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Lack of Collaborators at Oxford

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Differences between Oxford and Cambridge

Michael Atiyah
Mathematician

Views | Duration | ||
---|---|---|---|

31. Working with my boss | 891 | 03:20 | |

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33. Working together in mathematics | 958 | 02:59 | |

34. Topology and K-theory | 1016 | 04:13 | |

35. My mathematical growth | 1036 | 02:10 | |

36. And topological K-theory was born | 796 | 02:59 | |

37. Technical problems in K-theory | 735 | 02:00 | |

38. The real theory | 720 | 01:19 | |

39. Readership at Oxford | 647 | 02:18 | |

40. Differences between Oxford and Cambridge | 1418 | 01:39 |

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[Q] *Did you find Oxford very different from Cambridge? *

Yes, yes I did actually. Oxford was different in lots of ways. Well, on the one hand, the general level, the college system was much... much stronger in Oxford than it was in Cambridge, in that the college appointments were the primary appointments most of the time and so on, and that you had to get adjusted to. Mathematics wasn't nearly as large or as strong in Oxford as it was in Cambridge or as it is now. I mean, a few colleges had a few mathematical fellows and that was about it, then there were a couple of professors… so it was really quite small. It did have the advantage of having a mathematical institute, first the old building and then subsequently the new building which gave a focal point and had a few people who were quite active, like Henry Whitehead and Charles Coulson.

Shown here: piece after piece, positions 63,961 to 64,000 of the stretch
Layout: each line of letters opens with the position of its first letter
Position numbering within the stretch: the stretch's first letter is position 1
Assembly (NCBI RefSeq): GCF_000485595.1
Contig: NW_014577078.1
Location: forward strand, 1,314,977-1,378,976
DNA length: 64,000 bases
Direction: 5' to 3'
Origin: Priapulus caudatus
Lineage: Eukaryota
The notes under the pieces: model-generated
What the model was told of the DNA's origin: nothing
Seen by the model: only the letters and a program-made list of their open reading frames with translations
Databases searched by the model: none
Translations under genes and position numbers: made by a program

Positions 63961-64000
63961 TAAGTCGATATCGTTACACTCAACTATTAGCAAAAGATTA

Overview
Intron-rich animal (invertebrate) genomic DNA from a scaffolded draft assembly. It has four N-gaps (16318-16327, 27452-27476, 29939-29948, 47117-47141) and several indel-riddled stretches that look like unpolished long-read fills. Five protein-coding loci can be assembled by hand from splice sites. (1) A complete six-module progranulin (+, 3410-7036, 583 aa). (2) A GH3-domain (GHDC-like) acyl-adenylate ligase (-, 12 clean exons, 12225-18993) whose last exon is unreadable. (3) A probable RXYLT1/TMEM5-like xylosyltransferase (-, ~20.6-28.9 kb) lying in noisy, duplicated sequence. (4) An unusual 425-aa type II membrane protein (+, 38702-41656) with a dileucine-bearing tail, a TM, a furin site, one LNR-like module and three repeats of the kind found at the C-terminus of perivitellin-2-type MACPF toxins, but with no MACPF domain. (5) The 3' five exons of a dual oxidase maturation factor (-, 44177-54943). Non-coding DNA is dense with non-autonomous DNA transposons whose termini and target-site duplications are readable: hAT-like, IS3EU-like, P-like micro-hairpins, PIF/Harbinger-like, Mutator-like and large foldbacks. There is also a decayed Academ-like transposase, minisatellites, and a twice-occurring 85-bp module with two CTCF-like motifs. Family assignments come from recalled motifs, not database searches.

And of course generally in the whole university there was a… the scientific composition was less, there were less scientists around, less mathematicians… a lot more philosophers, the place was crawling with philosophers. So the atmosphere was different, you had to get adjusted to it. But I ended up by going to St Catherine's which was a new college, which was intended to be heavily scientific. Well actually rather different from the rest of the Oxford system, and it was quite a nice atmosphere for me to be in, because there was a younger generation of people there, it wasn't a long established college, there were… there were more scientists there, so it was easier… that made the transition easier. If I'd gone straight to a traditional Oxford college it would have been probably harder, but going to St Catherine's was… made the transition a little bit simpler.

Eminent British mathematician Sir Michael Atiyah (1929-2019) broke new ground in geometry and topology with his proof of the Atiyah-Singer Index Theorem in the 1960s. This proof led to new branches of mathematics being developed, including those needed to understand emerging theories like supergravity and string theory.

**Title: **Differences between Oxford and Cambridge

**Listeners:**
Nigel Hitchin

Professor Nigel Hitchin, FRS, is the Rouse Ball Professor of Mathematics and Fellow of Gonville and Caius College, Cambridge, since 1994, and was appointed to the Savilian Professorship of Geometry in October 1997. He was made a Fellow of the Royal Society in 1991 and from 1994 until 1996 was President of the London Mathematical Society.

His research interests are in differential and algebraic geometry and its relationship with the equations of mathematical physics. He is particularly known for his work on instantons, magnetic monopoles, and integrable systems. In addition to numerous articles in academic journals, he has published "Monopoles, Minimal Surfaces and Algebraic Curves" (Presses de l'Universite de Montreal, 1987) and "The Geometry and Dynamics of Magnetic Monopoles" (Princeton University Press, 1988, with Michael Atiyah).

**Tags:**
Oxford, Cambridge, Saint Catherine's College

**Duration:**
1 minute, 40 seconds

**Date story recorded:**
March 1997

**Date story went live:**
24 January 2008